10 Years of Death by Border Patrol

Humanitarian aid for migrants crossing through dangerous deserts has been a crime for years.

In These Times EditorsSeptember 12, 2019

In 1994, Bor­der Patrol imple­ment­ed its Pre­ven­tion Through Deter­rence” strat­e­gy, ramp­ing up enforce­ment at pop­u­lar entry points along the U.S.-Mexico bor­der and fun­nel­ing migrants into more dan­ger­ous desert areas. This strat­e­gy inten­si­fied under Pres­i­dent George W. Bush with a hir­ing surge of rough­ly 8,000 Bor­der Patrol agents from 2006 to 2009.

As a direct result, sig­nif­i­cant­ly few­er of those who cross into the Unit­ed States from Mex­i­co have lived to tell the tale: An untold num­ber have died of thirst try­ing to tra­verse the deserts that flank the bor­der. Respond­ing to this cri­sis, the Tuc­son-based group No More Deaths began orga­niz­ing brigades of vol­un­teers to leave jugs of water in the Sono­ran Desert for dehy­drat­ed migrants.

As In These Times report­ed in Sep­tem­ber 2009, what is life­sav­ing liq­uid for migrants is a crime against the state for oth­ers. In Lit­ter­ers or Life-Savers?” Kari Lyder­sen wrote: 

Walt Sta­ton faces up to a year in prison and a $10,000 fine for littering.

Though he doesn’t expect to actu­al­ly get jail time, the 27-year-old Tuc­son web design­er still thinks the charges are iron­ic and dis­pro­por­tion­ate. Sta­ton says that when he was cit­ed in Decem­ber 2008, he was actu­al­ly pick­ing up trash while also leav­ing full water jugs in the Buenos Aires Nation­al Wildlife Refuge along the Mex­i­can border.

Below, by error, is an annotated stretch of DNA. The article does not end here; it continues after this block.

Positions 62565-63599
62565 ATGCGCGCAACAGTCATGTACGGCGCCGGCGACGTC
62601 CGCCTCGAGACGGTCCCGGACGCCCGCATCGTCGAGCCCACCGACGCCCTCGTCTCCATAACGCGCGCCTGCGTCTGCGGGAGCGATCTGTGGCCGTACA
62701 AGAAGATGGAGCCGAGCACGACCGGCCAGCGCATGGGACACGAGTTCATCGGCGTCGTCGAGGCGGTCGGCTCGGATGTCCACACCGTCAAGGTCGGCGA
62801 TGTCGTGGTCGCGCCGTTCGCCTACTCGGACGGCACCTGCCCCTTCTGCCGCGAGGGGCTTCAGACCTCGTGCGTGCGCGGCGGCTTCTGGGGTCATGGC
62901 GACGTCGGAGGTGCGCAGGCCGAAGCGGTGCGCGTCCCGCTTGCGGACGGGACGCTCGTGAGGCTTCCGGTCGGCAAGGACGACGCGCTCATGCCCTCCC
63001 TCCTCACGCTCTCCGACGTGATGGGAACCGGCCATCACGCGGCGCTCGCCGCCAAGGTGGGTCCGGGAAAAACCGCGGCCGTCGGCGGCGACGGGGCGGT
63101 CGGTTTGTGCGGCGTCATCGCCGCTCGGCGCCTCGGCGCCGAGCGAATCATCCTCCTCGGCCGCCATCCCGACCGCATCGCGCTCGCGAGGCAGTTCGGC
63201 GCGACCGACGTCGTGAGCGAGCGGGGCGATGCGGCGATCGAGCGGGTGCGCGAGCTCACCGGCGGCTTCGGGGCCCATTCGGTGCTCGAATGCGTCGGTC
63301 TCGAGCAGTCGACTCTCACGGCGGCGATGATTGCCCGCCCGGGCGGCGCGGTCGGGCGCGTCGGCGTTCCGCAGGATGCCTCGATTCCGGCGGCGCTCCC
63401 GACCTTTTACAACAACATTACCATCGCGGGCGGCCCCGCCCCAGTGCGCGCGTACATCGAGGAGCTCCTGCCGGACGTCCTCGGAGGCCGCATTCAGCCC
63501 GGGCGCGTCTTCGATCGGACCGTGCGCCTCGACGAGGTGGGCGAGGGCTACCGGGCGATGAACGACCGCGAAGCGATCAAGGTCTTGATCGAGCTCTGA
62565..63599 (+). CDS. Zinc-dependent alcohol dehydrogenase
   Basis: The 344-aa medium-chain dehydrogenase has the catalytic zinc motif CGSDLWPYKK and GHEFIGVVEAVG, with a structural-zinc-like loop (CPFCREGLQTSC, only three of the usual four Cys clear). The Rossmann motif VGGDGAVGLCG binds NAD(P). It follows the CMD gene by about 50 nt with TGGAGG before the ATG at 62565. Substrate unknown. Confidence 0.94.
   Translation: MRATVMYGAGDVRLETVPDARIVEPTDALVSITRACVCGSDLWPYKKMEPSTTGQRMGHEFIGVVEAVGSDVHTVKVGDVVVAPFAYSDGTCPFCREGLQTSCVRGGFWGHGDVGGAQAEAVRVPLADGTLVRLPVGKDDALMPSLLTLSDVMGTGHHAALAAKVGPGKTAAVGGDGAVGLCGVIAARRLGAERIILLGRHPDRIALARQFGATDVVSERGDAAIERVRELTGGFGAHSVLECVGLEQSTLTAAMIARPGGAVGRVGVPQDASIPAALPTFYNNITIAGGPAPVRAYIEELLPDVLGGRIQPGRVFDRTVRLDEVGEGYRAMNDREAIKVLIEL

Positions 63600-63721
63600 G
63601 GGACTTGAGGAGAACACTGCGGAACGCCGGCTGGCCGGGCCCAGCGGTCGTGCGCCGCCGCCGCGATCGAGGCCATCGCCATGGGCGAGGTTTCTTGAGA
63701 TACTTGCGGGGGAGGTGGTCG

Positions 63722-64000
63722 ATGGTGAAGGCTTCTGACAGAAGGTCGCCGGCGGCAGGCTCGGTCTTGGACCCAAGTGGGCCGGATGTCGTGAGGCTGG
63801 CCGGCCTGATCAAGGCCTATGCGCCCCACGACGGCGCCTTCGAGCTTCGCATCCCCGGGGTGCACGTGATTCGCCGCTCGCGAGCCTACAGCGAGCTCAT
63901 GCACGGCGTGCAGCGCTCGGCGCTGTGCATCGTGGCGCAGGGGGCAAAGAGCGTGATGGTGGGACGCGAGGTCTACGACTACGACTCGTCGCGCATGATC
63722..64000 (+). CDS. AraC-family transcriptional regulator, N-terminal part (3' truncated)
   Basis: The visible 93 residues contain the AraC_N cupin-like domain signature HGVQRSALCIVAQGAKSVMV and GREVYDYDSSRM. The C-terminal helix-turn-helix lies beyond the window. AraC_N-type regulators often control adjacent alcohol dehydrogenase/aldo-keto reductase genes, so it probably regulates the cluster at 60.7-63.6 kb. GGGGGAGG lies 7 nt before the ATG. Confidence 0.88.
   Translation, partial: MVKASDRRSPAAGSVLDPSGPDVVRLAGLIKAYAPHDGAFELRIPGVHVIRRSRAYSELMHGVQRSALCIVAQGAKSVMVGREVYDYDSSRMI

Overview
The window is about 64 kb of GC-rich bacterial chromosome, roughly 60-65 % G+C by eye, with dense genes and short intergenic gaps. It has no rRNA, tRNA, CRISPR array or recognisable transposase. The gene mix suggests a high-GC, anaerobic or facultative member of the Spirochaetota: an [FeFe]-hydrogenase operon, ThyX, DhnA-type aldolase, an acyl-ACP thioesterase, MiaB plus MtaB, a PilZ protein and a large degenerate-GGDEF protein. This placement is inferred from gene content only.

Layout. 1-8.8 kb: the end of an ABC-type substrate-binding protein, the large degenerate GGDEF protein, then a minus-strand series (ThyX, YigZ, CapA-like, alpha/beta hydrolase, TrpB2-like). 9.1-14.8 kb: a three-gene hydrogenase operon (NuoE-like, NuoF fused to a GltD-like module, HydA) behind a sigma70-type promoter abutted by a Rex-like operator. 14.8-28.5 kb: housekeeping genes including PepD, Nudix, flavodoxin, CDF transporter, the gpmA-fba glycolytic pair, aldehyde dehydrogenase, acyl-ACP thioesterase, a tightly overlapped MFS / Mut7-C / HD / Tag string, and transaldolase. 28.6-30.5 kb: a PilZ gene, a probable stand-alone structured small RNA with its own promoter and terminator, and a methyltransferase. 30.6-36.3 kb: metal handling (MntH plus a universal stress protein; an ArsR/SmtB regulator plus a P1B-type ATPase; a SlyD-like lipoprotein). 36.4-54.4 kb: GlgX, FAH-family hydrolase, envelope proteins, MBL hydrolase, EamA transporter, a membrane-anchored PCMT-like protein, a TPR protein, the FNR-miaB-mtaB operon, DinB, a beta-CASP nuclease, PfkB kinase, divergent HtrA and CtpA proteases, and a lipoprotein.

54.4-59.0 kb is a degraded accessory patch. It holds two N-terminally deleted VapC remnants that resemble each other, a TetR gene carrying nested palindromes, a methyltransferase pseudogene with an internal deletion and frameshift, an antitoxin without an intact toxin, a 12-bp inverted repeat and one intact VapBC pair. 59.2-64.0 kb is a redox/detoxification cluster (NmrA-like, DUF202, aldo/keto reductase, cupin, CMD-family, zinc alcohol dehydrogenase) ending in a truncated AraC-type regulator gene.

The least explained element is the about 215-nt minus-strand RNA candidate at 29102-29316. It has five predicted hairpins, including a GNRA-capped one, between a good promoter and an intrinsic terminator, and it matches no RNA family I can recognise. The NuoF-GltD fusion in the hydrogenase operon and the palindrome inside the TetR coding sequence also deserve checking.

Sta­ton is a mem­ber of No More Deaths/​ No Más Muertes, a bor­der activism group that leaves water along trails for migrants cross­ing through the harsh, unfor­giv­ing Sono­ran Desert. About 50,000 migrants cross through the wildlife refuge each year, down from about 250,000 since a sev­en-mile stretch of a 12-foot-tall fence was built along the bor­der there, accord­ing to refuge man­ag­er Michael Hawkes. …

In Feb­ru­ary 2008, No More Deaths vol­un­teer Daniel Mil­lis found the body of a 14-year-old Sal­vado­ran girl. (The cause of death is unclear.) Two days lat­er he was cit­ed for lit­ter­ing while leav­ing water jugs on trails. He refused to pay the $175 ticket. …

In ear­ly August, a judge sen­tenced Sta­ton to one year of unsu­per­vised pro­ba­tion.” Dur­ing that peri­od, he must com­plete 300 hours of com­mu­ni­ty ser­vice focus­ing on trash removal from pub­lic lands.”

Fast for­ward to 2019. In These Times report­ed that, on Jan­u­ary 18, fed­er­al mag­is­trate judge Bernar­do Velas­co found four more No More Deaths vol­un­teers guilty of lit­ter­ing, or, as he put it, defil­ing pris­tine nature.” One of the so-called lit­ter­ers, Zaachi­la Oroz­co, tes­ti­fied dur­ing the tri­al: I didn’t under­stand that human­i­tar­i­an aid was criminal.”

Appar­ent­ly it is. Sep­a­rat­ing chil­dren from their par­ents and lock­ing them up in cages, how­ev­er, is per­fect­ly legal.

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